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Pharmacology

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Pharmacology is the study of drugs and how they affect people. There are many different sections of pharmacology that deal with how the drugs affect the nervous system, behavior, how they affect large numbers of people, and the study of the effects of poison. It was founded in the early nineteenth century and became a large part in discovering drugs. Pharmacologist search and find new medicines and develop them.

When the substances have medical properties they are called pharmaceuticals. Pharmacology includes properties and drug composition, interactions, toxicology, therapy, and medical applications. Early pharmacologists used natural substances, mainly plant extracts. It was developed in the 19th century as a biomedical science that applied principles of scientific experimentation and therapeutic contexts. If you are a pharmacologist you can specialize in clinical pharmacology, theoretical pharmacology or neuro/psychopharmacology. To be a pharmacologist you must know the every medication used in humans and animals. The researchers are also responsible for determining the safety and the effects of the new drugs.

Divisions

left Psychoactive Drugs: Drugs that affect the nervous system of the body

Clinical Pharmacology - the medical field of medication effects on humans

Neuro- and Psychopharmacology - effects of medication on behavior and nervous system functioning

Pharmacogenetics - clinical testing of genetic variation that gives rise to differing response to drugs

Pharmacogenomics - application of genomic technologies to new drug discovery and further characterization of older drugs

Pharmacoepidemiology - study of effects of drugs in large numbers of people

Toxicology - study of the effects of poisons

Theoretical pharmacology

Posology - how medicines are dosed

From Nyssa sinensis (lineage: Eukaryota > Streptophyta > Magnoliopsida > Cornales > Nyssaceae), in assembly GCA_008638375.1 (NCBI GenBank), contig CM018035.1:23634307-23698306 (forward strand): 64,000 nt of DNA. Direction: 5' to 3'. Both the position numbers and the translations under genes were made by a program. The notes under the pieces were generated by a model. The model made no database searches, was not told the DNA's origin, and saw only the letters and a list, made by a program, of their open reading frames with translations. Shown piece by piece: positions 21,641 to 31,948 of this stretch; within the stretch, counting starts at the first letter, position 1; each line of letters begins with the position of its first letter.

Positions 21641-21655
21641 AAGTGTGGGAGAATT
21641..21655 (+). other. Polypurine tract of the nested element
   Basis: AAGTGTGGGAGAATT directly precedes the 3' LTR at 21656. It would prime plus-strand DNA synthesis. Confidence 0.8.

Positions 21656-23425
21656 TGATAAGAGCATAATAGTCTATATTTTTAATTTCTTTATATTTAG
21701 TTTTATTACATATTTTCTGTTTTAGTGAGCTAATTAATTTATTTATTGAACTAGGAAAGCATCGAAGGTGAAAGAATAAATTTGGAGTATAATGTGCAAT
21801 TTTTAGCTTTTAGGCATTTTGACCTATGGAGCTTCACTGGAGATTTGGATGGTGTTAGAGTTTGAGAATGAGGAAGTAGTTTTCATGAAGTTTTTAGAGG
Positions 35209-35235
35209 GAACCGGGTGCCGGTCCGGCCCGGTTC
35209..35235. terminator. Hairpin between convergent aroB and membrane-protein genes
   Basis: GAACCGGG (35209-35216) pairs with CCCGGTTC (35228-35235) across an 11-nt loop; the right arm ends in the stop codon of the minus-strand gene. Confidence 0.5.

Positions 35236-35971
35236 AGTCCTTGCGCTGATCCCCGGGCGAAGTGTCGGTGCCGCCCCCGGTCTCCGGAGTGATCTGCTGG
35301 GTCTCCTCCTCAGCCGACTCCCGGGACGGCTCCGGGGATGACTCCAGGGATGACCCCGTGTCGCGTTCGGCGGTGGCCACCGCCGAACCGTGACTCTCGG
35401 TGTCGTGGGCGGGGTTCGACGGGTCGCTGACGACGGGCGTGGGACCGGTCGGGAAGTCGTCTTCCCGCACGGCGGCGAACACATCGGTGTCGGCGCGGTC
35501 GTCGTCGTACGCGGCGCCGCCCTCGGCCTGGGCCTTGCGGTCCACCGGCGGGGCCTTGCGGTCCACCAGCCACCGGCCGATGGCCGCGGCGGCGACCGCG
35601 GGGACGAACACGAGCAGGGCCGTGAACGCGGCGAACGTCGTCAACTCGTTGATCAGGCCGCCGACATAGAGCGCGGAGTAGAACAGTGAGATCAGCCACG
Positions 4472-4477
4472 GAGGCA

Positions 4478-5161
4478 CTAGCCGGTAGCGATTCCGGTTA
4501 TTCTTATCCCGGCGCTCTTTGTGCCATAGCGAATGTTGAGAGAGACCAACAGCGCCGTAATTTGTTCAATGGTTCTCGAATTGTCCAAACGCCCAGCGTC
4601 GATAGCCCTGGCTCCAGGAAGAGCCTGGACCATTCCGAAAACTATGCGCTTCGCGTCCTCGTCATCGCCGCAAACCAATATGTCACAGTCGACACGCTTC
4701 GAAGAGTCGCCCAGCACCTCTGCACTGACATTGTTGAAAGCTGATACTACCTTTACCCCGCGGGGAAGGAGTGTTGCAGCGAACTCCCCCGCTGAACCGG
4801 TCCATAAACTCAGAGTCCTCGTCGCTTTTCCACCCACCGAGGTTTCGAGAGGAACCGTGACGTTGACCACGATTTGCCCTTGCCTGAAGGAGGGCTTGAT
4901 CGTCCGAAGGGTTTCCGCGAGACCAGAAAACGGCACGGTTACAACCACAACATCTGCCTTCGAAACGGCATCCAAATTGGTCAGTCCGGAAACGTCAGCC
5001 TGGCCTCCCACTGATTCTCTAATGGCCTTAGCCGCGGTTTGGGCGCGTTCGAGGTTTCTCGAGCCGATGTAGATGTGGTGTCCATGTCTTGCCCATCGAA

Pharmacognosy - deriving medicines from plants

Medicine Development

When a chemist finds an activity of a drug that can be useful they will make many different compounds called analogues. Analogues maximize the effects of the drug to make it more useful. The development of these drugs can take up to three years. It then needs to be determined how safe the new medicine is for human use.

The testing of these new medicines to make sure that they are not toxic to humans can take up to six years to complete and be ready to sell. Because it takes so long to and very few medicines ever make it on to the legal market it can cost millions of dollars. To make up for this loss of money the companies research what type of demand the new medicine will have before they start their research. They also claim the new medicine before other companies can get it for themselves. They also look at where the medication is going to be distributed, how they are going to give the medicine to the people and how it is going to excreted.

Safety

The FDA (Food and Drug Administration)has created guidelines for the approval and the use of drugs. They require that all approved drugs must follow two requirements. First the drug must be effective against the disease it was made to fight. Second the drug must be deemed safe after extensive controlled animal and human testing. To acquire FDA approval for a drug will normally take several years. For testing on animals it must be extensive and include several different species to help with the evaluation in both effectiveness and toxicity of the drug. The dosage of any approved drug must fall within a set range where it produces a therapeutic or desired outcome. The safety of prescription drugs in the U.S. is monitored by the federal Prescription Drug Marketing Act of 1987.

References